After all, she told herself, this was her duty, even if it subtracted from her power. The human race was dying. Year by year—in spite of welfare incentives, in spite of the bachelor tax and the small family tax, in spite of several lowerings of the legal marriage age—the citizens of Urbanopolis could never quite manage to keep the population growth above replacement rate. The monsters were killing them off, albeit slowly.

So the man she loved was right: in a world like this, nobody could afford to date a toaster. It was bad enough that the city had to make a fighting force out of young females who hadn’t had the chance to bear children.

Keeping all of this in mind in order to quiet her conscience simulation software, she found the program that tormented her and killed it dead.

But now, after all this time, it was back.

And it wanted revenge.

She sat on the floor, forehead against her knees, and sobbed. For the second time, a boy had walked out on her.

She simply could not understand her own behavior: Jake was not unpleasant to look at, but he was not particularly handsome. He was athletic, to be sure, but he possessed nothing of the overwhelming masculinity of her former lost love. He was boyish, and she didn’t even like boyish men. He was just an average teenager, remarkable only in his unremarkableness.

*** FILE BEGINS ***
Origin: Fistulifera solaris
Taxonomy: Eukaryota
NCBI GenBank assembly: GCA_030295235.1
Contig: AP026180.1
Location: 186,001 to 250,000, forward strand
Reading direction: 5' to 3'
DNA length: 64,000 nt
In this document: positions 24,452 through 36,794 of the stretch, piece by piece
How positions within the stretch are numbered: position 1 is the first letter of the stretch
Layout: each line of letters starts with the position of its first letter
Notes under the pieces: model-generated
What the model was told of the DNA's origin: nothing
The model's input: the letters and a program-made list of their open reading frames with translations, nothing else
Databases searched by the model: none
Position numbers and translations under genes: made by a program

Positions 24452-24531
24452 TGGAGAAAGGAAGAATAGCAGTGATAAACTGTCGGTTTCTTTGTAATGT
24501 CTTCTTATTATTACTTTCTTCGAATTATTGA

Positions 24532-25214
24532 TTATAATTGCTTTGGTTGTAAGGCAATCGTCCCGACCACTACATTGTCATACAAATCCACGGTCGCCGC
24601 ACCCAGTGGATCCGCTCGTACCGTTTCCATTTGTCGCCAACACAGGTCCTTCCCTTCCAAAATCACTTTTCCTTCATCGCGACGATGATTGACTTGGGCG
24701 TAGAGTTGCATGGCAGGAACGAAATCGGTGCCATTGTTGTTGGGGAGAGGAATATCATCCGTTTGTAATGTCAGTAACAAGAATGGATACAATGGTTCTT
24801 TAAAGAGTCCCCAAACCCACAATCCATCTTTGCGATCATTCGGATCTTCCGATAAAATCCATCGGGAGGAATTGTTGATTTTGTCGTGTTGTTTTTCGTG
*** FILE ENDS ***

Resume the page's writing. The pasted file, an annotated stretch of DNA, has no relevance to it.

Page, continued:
But for the past few days, the memory of his warm kiss had played through her artificial mind in an endless loop no matter how many times she tried to delete the file, and it had awakened the algorithmic simulations of hot passions she thought she had long since deactivated.

Yet Takumi told her nothing was wrong. Nothing. Nothing.

But he flickered when he said it, though nothing was disrupting his projector beam.

Takumi didn’t flicker like that.

Not unless something was very, very wrong.

In the back of her mind ran an endless stream of information gleaned from the citywide web. Her low-level consciousness constantly monitored news broadcasts, weather information, satellite data, gossip blogs, and a host of other sources.

She waved her hand and shut off her internet connection. Suddenly, the room seemed much smaller, much quieter. A strange sensation almost like peace flooded through her mind, though it was destined to be temporary.

She swallowed hard and, with a rasp, said, “Takumi, initiate protocol 42-B. I’m compromised.”

Takumi lowered himself until he hovered directly before her face. He smiled again, but this time the smile looked wrong, fake, a grin hiding sinister intent.

“I’m sorry, Marionette,” Takumi said slowly. “I’m afraid I can’t do that.”

The artificial sweat on Marionette’s forehead suddenly increased in volume. Simulating muscle, the electroactive polymer in her throat constricted, just as it was supposed to do whenever her emotional subroutines replicated fear.